Education is a fundamental child right.

It supports children’s healthy development, improves their overall welfare and well-being, and can open opportunities in the future. It is central to tackling child labour and increasing child protection in cocoa-growing areas.

A school boy and girl with uniforms, backpacks and a school book

Our research shows that while many children combine attending school with work in cocoa farms, children enrolled in school have higher levels of wellbeing than those who aren’t. This highlights the importance of quality education and school attendance in protecting children from harm to their development caused by child labour. 

Our experience since 2007 has shown different education related strategies that can be effective in addressing child labour and increasing child protection.

Access to schools

The presence of a primary school in the community is associated with lower rates of child labour in both Ghana and Cote d’Ivoire. However, not all cocoa-growing communities have primary schools. Bringing schools closer to these communities is a key intervention to increase school enrolment.

Beyond proximity, helping children get birth certificates, required to enrol in secondary school in Côte d’Ivoire, and providing them with study essentials such as textbooks, pens, uniforms, and shoes can remove administrative and financial barriers to school attendance.

Quality education 

Improving access to education is key, but so is improving the quality of education. Our research shows that child labour rates are lower in communities with better access to quality education. It’s a crucial factor influencing parents' decisions regarding their children's engagement in labour or attendance at school. 

Creating a learning environment where children feel safe and protected, guided by effective teachers, and supported by their parents and the wider community can greatly improve the quality of education.

Teaching and learning

Teaching methods play a key role in the quality of education. Innovative teaching methods such as Teaching at the Right Level (TaRL) can improve children’s skills in reading and maths and promote a safe learning environment in the classroom. Other innovative approaches that are understood to contribute to improving learning outcomes are Reading Clubs and Child-Friendly Spaces.

Emotional and psychosocial protection

Improving emotional and psychosocial protection in the classroom is also essential. Training teachers on positive discipline and gender equality has been shown to have a positive impact on children’s well-being and safety in school as well as on their learning. Likewise, encouraging parents and teachers to work together to support students through school management committees can contribute to quality education.

Physical protection

School infrastructure and facilities contribute to children’s and parents’ interest in education, and hence can lead to higher attendance and increased child protection.

  • Classrooms and school premises – Good-quality buildings, well-equipped classrooms, and play areas can create a safe and protective environment and improve the learning experiences of students.
  • Sanitation facilities – Our research shows that child labour rates are lower when the schools have toilet facilities. Access to clean water and toilets ensures that students don’t need to leave school premises to use the restroom or drink water, reducing the risk of them not returning to school. The importance of toilet facilities becomes more pronounced when it comes to adolescents between 14 and 17 years of age, particularly girls.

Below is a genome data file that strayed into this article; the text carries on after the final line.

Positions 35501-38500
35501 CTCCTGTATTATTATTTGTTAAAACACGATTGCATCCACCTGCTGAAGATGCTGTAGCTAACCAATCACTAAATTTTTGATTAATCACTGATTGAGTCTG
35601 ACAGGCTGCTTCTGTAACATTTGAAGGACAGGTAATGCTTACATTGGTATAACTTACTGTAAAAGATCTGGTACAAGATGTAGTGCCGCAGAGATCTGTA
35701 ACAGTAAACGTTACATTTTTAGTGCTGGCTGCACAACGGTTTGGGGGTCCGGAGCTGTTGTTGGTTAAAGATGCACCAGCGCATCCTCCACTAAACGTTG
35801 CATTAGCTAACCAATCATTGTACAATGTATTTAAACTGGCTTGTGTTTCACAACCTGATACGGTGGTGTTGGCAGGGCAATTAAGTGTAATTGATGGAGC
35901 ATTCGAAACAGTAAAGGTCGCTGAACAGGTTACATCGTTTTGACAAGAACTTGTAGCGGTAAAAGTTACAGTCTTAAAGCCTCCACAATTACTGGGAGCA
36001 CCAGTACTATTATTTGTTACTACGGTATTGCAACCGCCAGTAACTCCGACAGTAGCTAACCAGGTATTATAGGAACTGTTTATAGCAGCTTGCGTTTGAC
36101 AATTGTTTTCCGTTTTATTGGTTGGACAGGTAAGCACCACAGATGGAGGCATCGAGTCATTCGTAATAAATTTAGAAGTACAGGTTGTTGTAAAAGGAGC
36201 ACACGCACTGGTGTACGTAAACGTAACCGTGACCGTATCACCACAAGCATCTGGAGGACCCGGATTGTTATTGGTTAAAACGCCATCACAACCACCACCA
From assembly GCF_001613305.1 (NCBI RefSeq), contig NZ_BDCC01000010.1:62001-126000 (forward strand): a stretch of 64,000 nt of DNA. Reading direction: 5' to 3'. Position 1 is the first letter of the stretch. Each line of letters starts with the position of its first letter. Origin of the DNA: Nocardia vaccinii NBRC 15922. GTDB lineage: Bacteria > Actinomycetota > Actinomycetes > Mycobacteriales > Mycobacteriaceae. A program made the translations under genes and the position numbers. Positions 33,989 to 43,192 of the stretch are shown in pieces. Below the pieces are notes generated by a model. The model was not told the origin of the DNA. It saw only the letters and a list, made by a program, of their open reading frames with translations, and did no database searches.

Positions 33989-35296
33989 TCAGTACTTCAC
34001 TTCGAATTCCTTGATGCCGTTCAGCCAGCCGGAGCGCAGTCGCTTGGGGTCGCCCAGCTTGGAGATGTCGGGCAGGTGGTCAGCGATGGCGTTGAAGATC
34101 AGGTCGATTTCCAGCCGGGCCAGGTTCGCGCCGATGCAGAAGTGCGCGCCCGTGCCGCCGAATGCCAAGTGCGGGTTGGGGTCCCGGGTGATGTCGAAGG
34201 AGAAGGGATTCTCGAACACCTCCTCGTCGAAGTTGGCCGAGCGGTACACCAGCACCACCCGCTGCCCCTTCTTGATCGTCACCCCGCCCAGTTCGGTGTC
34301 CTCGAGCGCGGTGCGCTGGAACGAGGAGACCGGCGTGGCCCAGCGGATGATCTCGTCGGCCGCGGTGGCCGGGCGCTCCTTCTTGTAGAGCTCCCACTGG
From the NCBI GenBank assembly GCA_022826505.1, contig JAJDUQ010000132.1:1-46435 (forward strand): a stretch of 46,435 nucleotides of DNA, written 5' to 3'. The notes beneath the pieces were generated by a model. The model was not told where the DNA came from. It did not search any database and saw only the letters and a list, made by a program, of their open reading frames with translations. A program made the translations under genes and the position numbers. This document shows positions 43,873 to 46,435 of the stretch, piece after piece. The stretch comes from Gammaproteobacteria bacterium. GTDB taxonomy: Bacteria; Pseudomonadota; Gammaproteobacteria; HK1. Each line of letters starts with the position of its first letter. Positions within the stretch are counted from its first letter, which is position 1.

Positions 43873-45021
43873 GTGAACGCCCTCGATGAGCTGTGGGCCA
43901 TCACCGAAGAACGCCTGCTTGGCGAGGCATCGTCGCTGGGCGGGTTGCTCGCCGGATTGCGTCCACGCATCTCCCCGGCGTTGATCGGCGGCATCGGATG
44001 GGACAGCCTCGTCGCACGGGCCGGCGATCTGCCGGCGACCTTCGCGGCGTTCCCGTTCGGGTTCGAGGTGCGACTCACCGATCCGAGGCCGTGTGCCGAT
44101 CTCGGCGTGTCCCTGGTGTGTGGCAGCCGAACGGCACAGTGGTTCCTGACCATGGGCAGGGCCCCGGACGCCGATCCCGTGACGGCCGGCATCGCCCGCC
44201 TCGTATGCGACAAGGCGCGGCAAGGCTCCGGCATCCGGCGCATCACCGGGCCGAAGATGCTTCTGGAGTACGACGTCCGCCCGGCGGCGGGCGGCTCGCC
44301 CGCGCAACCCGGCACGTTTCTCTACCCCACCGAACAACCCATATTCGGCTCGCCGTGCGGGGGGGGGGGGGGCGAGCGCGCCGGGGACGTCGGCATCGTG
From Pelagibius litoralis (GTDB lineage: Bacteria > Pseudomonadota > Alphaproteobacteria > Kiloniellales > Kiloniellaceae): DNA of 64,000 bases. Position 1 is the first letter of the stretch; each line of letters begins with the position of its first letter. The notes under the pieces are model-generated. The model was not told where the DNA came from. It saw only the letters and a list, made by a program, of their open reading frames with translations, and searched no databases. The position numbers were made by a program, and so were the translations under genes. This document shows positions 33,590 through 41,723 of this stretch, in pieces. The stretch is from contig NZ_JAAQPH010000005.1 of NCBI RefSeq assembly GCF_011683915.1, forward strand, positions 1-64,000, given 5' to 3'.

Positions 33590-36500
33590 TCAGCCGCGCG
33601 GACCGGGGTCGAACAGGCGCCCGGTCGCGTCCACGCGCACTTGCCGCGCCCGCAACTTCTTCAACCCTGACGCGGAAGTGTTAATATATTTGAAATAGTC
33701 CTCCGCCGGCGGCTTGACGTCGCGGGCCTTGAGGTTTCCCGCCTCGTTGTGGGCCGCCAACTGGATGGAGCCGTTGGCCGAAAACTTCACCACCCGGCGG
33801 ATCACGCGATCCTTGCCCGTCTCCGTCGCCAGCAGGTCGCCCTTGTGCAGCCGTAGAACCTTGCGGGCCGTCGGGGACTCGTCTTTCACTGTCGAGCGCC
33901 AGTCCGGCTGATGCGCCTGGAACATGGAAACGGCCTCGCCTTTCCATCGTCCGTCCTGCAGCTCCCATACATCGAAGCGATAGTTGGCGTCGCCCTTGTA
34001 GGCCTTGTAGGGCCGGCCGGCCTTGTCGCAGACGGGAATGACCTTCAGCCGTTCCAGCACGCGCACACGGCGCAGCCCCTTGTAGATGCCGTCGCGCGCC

• Teacher’s accommodation –Investing in teacher’s accommodation is key as the absence of proper accommodation in remote rural areas can lead to teacher absences and shortened school days.
  • Canteens and feeding programmes – Our research shows that child labour rates are lower if primary schools have canteen facilities and offer food to pupils. A nutritious meal not only enables children to stay in school for the full day but helps them concentrate better on their lessons.


Bridging classes

In cocoa-growing communities, not all children may have had the chance to attend school, and others may drop out, leading to educational gaps. Bridging classes can support children who have fallen behind to catch up on key skills and reintegrate into the school system. Results from an ICI project found that using the Teaching at the Right Level methodology in bridging classes is an effective way to get children back into the mainstream school system and reducing child labour prevalence. Read the full report to find out more.


When it comes to facilitating access to education opportunities for older children, enrolling them in apprenticeships can contribute to advancing their life prospects and reducing the risk of them engaging in child labour. Learn more about how developing youth skills can tackle child labour here.

Adult literacy 

In households where adults are literate and educated, children are less likely to engage in child labour and more likely to attend school. Providing literacy and numeracy classes to adults, in particular women, can create conditions for children to be better protected, both now and for generations to come. Learn more about how advancing gender equality can contribute to the fight against child labour here.


Our data shows that combining interventions designed to help improve access to quality education with awareness-raising sessions can significantly help improve their effectiveness in tackling child labour. Find out more here.